Paul, Charleston, South Carolina, USA

Oh, you bet! Actually both as you suggest.

We were told by several thoughtful French people that France never got over its sense of outrage that the US managed to create a republic from scratch and soon didn't need the help of France.

And yet at the same time there is this strand of thought that suggests that the US contribution to the culture of the world is limited to hamburgers and films with happy endings.

So America is resented for its success and yet its achievements are deprecated all at the same time!

In many ways I represent all of the things Europeans seem to hate about America. I am from Texas, a gun owner and NRA member, and I voted for George Bush twice. My question for Mr Webb is, given all he said, what does he suggest we as Americans do to help our reputation overseas?
John, Irving, Texas, USA

To be honest I think there are many people who simply are not reachable.

They have decided that the US is a force for bad and they use things like gun ownership to back up pre-existing prejudices.

But all is not lost. The US academic Julia Sweig sets out a very reasonable programme of actions and approaches in her recent book Friendly Fire.

The US needs to keep its nerve I think, to react in a proportionate way to the wrongs done to it, and never forget that most outsiders are really not in the hate brigade, not in Europe, not in Venezuela, and not even in the Middle East.

You do not have to give up your Texas lifestyle but you do need to accept that other lifestyles might be equally valid and worthwhile.

Sometimes it comes down to a matter of tone, nothing more. It's about how America talks with the outside world.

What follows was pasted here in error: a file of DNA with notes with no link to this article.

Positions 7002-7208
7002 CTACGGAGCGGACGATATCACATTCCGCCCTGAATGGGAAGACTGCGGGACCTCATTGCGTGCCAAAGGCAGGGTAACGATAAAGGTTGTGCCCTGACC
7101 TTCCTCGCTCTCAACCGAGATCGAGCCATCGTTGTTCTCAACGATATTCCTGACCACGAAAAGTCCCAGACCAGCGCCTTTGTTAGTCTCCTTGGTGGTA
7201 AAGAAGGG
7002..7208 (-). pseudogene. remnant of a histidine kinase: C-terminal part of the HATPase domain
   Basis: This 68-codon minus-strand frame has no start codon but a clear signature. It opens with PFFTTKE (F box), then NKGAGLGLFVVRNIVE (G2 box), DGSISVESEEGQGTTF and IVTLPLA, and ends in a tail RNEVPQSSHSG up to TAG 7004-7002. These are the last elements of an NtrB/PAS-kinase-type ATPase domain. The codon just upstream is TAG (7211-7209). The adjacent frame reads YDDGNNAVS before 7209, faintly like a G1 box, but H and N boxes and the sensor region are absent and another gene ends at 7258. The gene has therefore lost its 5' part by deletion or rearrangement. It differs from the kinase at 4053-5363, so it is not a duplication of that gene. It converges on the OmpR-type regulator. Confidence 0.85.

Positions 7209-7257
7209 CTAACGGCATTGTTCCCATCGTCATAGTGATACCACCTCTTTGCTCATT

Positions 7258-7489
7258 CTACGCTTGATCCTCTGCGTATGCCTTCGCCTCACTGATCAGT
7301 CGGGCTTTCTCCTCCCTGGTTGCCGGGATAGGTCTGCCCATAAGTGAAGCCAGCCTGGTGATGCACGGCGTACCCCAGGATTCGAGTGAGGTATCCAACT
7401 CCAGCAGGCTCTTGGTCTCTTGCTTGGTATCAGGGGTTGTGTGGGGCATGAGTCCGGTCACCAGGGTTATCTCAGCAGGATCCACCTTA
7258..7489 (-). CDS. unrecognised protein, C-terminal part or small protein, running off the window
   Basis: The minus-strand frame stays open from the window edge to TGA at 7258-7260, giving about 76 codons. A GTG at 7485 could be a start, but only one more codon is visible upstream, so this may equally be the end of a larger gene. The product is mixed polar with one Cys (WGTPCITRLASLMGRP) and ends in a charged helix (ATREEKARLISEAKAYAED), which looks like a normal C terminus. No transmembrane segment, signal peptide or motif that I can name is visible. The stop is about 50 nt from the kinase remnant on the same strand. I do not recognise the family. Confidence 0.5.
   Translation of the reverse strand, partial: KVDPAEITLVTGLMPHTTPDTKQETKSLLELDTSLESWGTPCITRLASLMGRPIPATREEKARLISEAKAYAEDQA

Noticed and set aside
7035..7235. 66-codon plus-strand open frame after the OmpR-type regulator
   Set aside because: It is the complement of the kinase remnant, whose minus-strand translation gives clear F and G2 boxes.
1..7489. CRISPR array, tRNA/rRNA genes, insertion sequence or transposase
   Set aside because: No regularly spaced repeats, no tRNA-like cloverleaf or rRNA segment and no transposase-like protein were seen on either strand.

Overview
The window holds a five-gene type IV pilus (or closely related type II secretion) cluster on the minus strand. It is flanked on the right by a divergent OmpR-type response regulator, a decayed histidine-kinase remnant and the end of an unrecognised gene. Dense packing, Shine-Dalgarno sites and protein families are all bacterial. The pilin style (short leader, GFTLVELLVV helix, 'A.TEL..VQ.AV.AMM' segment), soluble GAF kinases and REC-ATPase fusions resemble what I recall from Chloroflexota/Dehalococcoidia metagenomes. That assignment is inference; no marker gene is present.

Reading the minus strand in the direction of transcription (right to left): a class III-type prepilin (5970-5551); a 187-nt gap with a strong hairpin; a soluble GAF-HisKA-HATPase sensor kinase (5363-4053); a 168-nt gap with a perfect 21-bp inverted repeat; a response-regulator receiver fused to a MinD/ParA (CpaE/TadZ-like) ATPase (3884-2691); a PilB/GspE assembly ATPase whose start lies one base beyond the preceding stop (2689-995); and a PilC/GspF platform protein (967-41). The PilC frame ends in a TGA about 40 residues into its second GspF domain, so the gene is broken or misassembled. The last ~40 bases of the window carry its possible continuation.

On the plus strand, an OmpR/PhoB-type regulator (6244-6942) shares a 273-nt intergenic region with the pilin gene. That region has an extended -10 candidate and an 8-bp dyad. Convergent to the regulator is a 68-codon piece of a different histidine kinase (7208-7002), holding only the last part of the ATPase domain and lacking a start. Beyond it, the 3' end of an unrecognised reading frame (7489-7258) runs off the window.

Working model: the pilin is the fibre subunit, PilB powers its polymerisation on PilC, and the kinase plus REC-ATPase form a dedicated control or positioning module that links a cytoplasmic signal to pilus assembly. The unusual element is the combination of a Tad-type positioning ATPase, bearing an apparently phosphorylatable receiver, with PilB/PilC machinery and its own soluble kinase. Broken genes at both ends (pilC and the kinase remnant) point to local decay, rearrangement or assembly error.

The trouble with the anti-Americanism label is that it is attached to anyone who makes negative remarks about American foreign policy. Why is it never applied when strong criticism is levelled at other countries? In the West there is consistent criticism of China, Russia, and Iran without ever being dismissed as anti-Chinese or anti-Iranian. Why is that?
Inge Solberg, Oslo, Norway

This is a fascinating question and several interviewees suggested to us that Americans were peculiarly sensitive, even infantile, in their desire to be loved.

Is it perhaps that they seek legitimacy in a way that other nations simply do not bother?

China, Russia and Iran are good examples of nations that pursue their self-interest with little or no concern at all about the human cost.

The US represents, I suppose, a set of ideas about human conduct which makes approval or disapproval of its behaviour much more important to Americans.

The US has by far the biggest and most widely deployed arsenal of nuclear weapons directed at a huge number of human targets in many nations. Why should these weapons not be a focus of anti-war and pro-peace protests?
Joe Bridy, Philadelphia, PA, USA

I suppose my point is that the peace campaigners tend (not always I admit but often) to focus on the US rather than on the weapons of mass destruction held by other nations.

China for instance has just tested a weapon in space. Where were the street protests?

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20 Apr 07 |  Americas